I realized that the deepest spiritual lessons are not learned by His letting us have our way in the end, but by His making us wait, bearing with us in love and patience until we are able to honestly pray what He taught His disciples to pray: Thy will be done.”
This is an easy prayer to utter, a nearly impossible one to live. How many of us have recited The Lord’s Prayer without thinking twice about the words: “Thy kingdom come, Thy will be done on earth, as it is in heaven.”
Good parents will not always say yes to their children’s requests. Good parents will not always grant a request the moment the child asks for it. God is good. In fact, God is the essence of good. And as such, He will not always say yes either. And sometimes He will make us wait for the answer. Is He being mean? No. He is teaching us to trust Him, to be patient, and to wait for the Giver not the gift.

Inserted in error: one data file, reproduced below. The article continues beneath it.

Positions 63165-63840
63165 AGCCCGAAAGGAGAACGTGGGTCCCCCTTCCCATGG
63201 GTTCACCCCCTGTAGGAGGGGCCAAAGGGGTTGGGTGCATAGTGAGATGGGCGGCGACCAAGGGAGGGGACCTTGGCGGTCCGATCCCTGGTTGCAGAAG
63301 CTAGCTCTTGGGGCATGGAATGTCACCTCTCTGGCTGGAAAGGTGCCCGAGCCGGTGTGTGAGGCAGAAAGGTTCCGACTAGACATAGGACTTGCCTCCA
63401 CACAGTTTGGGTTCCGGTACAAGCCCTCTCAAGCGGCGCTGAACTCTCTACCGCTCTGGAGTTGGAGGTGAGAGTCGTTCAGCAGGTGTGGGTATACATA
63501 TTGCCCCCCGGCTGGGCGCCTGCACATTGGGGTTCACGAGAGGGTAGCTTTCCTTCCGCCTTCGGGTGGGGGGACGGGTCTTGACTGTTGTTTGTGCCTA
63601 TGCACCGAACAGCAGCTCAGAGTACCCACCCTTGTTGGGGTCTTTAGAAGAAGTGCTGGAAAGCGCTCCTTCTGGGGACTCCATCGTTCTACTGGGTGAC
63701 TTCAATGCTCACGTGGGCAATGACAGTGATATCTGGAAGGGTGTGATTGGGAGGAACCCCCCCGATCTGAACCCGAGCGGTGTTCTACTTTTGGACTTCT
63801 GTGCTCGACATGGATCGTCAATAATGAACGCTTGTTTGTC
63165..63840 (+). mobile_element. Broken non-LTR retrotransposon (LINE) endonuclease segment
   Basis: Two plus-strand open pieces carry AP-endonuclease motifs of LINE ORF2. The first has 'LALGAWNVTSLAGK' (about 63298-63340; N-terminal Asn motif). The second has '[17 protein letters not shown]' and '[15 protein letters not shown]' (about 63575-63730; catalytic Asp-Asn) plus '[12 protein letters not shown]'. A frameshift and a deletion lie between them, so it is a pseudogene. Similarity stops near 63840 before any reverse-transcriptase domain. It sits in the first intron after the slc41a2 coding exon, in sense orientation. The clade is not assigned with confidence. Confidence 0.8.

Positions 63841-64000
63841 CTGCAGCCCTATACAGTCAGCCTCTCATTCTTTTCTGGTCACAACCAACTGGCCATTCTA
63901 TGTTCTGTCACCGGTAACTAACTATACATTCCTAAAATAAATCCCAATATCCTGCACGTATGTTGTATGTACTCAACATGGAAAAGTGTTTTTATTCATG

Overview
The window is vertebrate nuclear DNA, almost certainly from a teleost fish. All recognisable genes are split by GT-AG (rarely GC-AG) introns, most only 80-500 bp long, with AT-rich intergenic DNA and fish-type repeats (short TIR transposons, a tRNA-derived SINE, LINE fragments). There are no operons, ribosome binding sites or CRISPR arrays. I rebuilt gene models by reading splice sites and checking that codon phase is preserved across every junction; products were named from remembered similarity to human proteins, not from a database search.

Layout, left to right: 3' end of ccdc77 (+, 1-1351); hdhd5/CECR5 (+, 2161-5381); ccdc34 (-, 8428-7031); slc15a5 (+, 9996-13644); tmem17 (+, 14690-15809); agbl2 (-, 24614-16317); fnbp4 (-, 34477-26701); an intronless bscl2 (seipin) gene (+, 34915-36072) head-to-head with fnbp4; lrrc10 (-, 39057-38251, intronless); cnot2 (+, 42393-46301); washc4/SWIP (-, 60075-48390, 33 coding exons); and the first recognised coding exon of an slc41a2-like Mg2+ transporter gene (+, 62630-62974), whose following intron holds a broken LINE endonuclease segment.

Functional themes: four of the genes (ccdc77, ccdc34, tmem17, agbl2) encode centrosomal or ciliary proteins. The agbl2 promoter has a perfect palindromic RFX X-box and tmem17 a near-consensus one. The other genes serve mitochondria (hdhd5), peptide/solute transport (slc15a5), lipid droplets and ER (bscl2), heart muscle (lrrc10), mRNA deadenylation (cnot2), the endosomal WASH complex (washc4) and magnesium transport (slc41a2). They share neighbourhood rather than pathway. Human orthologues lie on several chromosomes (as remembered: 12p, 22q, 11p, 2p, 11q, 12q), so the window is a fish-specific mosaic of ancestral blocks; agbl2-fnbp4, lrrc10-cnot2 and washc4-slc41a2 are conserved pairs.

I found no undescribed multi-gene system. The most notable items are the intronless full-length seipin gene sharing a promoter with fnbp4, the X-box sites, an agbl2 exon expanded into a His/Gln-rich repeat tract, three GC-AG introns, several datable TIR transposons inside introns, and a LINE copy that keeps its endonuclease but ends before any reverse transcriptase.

Like Elisabeth Elliot, I too have come to realize that I do not learn life’s greatest lessons by receiving what I’ve asked for; I learn those lessons while waiting to receive.
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Elisabeth Elliot’s writing has greatly influenced my life, even as a grown married woman. I truly wish someone had introduced me to her works when I was a teenager, but I am learning that it is never too late to incorporate the principles she teaches: namely, that passion is not sinful and purity is not prudish. Nor are they mutually exclusive. You can have both.
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